Category Archives: GET VACCINATED

Have You Thanked a Nurse This Week?

As a professional patient, I deal with nurses regularly.  And believe it or not, just yesterday when I was having something embarrassing done to my butt, I remembered to say thank you to the nurses who helped me.  Well, except for the one who was there when I woke up from anesthesia.  I think I said something weird to her, but I don’t think she’ll recognize me with my pants on.

Anyway, it’s National Nurses Week.  Say thanks, now while you’re feeling good.  Because usually when they’re helping you, you don’t feel so good.

And I’m rerunning this post.  Because I can.  And to say thanks, again.

***

Nurses, The Beauty of Seamless Teamwork

Naturally, I was just settling down in my recliner for a nap when the commotion started.

Yesterday I had my Remicade infusion in the outpatient infusion center at the hospital.  I was in one of my favorite spots — near the nurses station and the bathroom.  The room is a bay of about 15 vinyl recliners designed for easy cleaning.  Unfortunately, once the leg rests are up, getting out is nearly impossible.  That’s why I like being by both the nurses’ station and the bathroom.  No need for a change of clothes.

Anyway, as I was settling down for my nap with my curtain partially drawn when another patient walked towards me from the other end of the corridor.  As she neared the nurses’ station, she looked up at the ceiling, and I saw her legs buckle, her arms flap out birdlike, and in slow motion she started to faint.

Luckily for Mrs. Smith, a nurse was there to catch her.  That nurse, Brittany, called out for help, and I then witnessed one of the most professional exhibitions of teamwork I’ve ever seen.

Google Image

Google Image

Immediately, Molly, my nurse ran to help, calling out, calmly for assistance, and specifying the location.  Brittany and Molly gently lowered Mrs. Smith to the floor, with Molly saying “Mrs. Smith, open your eyes,” repeatedly

Other nurses went different directions towards strategically located equipment which was quickly and efficiently brought to the aid of Mrs. Smith.

Within 1 minute, Mrs. Smith had 6 nurses as well as equipment protecting her privacy surrounding her.  Each nurse had a role.  Molly got Mrs. Smith to open her eyes, then to squeeze her hand, then to speak.  Another nurse contacted the ER to send EMTs with a gurney to get Mrs. Smith to the ER.  Another started her on a fluid IV while still another nurse took an EKG and yet another set up and constantly monitored vital signs, calling them out to the team.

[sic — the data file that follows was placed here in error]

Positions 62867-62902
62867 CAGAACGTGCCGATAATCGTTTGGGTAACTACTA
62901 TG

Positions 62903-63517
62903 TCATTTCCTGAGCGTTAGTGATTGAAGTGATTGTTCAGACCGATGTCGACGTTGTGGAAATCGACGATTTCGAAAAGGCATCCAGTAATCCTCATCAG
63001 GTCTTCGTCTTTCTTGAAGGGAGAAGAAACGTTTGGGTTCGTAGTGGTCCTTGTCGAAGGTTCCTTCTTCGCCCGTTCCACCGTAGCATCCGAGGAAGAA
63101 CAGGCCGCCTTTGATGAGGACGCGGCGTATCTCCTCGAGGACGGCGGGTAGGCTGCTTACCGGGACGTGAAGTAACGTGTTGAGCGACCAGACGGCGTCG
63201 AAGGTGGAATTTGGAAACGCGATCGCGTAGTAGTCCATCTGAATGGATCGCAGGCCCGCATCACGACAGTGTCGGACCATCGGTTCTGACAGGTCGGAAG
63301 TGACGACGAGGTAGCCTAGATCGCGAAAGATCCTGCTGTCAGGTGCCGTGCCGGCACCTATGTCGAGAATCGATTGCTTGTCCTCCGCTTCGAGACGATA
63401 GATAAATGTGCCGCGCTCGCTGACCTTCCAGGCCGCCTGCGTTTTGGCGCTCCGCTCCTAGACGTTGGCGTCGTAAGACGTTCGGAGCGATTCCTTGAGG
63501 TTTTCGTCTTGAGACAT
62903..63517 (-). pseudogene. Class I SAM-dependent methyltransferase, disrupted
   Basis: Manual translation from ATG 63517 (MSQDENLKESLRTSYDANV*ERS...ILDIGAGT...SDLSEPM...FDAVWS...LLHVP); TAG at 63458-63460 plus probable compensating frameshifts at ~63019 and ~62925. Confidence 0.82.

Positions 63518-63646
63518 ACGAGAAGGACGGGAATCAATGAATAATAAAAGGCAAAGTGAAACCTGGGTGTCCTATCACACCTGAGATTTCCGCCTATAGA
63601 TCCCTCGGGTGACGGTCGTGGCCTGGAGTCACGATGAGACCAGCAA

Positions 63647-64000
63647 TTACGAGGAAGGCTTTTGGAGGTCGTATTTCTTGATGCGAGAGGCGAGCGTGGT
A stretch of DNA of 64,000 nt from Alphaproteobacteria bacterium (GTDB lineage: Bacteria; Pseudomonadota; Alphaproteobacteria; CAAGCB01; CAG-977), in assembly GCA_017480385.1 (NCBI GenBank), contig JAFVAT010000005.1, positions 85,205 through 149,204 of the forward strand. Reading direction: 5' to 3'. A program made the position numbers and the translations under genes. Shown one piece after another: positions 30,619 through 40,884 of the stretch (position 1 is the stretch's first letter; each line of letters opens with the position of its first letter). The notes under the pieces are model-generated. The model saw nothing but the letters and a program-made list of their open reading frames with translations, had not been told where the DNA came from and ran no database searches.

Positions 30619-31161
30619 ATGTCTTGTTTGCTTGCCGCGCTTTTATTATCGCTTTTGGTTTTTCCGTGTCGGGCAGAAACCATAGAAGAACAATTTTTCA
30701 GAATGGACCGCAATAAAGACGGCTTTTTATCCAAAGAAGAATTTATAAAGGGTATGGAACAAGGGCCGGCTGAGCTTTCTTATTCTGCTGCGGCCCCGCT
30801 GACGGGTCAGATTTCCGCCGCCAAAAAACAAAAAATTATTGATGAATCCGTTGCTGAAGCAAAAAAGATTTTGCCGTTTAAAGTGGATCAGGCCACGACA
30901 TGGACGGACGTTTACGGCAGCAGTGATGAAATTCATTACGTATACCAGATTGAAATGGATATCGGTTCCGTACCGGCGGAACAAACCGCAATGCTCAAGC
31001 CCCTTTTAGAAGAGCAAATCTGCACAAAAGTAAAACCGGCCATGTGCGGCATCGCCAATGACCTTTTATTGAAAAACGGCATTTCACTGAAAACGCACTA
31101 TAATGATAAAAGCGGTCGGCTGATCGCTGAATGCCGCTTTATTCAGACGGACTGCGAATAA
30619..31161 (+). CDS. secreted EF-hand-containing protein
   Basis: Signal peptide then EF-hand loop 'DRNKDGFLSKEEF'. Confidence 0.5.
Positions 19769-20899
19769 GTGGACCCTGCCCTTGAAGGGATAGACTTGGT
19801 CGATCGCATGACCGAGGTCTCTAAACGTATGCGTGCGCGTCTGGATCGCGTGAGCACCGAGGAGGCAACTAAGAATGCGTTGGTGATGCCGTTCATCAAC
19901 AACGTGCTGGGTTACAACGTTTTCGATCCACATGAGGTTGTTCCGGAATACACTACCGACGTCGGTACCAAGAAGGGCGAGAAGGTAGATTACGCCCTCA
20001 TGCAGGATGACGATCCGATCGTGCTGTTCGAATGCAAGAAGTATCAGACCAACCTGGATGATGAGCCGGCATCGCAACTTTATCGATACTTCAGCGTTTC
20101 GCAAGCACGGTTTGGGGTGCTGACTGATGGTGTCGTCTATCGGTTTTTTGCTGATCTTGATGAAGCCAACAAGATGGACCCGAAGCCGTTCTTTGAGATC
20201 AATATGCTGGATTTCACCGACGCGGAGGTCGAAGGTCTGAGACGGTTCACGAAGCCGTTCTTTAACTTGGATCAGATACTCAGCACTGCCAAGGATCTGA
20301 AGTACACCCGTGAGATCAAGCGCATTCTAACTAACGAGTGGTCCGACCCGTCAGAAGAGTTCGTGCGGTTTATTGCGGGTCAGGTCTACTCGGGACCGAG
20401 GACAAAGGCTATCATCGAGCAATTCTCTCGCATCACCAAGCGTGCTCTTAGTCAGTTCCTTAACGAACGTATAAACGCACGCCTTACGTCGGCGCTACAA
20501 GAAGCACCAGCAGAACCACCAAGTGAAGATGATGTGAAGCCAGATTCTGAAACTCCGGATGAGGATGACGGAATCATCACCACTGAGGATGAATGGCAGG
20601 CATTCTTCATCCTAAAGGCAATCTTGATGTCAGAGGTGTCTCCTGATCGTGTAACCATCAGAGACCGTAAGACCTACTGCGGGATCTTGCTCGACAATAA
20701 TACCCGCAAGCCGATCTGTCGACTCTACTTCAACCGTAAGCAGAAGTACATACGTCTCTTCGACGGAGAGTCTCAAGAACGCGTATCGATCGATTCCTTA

Within 4 minutes, Mrs. Smith, awake and groggy, was wheeled out to the ER with Brittany, the nurse who originally caught her fall, holding her hand and walking with her.

*****

I can honestly say as an expert patient, that being sick sucks.  Often we grouse at our doctors and nurses and other caretakers.  We bitch about the hospitals, the costs, everything.  Because we don’t want to need these services.

But, like Mrs. Smith (not her real name), I’ve been in need of help before.  And when it’s you on the receiving end, it’s hard to appreciate the artistry.

I saw a the most amazing demonstration well-trained staff of caring professionals.  I have a lot of faith in my healthcare professionals, but it was fascinating and wonderful watching when I’m not on the receiving end.

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Filed under Advice from an Expert Patient, All The News You Need, Chronic Disease, Class Act, Cool people, Crohn's Disease, GET VACCINATED, Good Deed Doers, Health, Health and Medicine, Humor, Nurses are Wonderful, Thanks again

Earth Day / Science / Judy

Earth Day.  The Science March (which I sadly can’t attend until Science gets around to curing my damn Crohn’s Disease).  My late sister Judy’s birthday.  So I’m reposting this.  Hey – Jude believed firmly in recycling!

***

She’s been gone now for 17 years, Jude.  Not a day has gone by since that I haven’t wanted to talk with her, laugh with her, or, alternatively because she was my sister, smack her.  There really isn’t a relationship like you have with a sister.  Even long after they are gone.

*****

Today, April 22, is Earth Day!  It’s the Anniversary of the very first Earth Day.  Here  is Walter Cronkite’s report on the first Earth Day, 1970:

It would also be my late sister Judy’s 65th birthday.

Whoever made the decision to turn Judy’s birthday into Earth Day chose wisely.  Judy was a born environmentalist and recycler.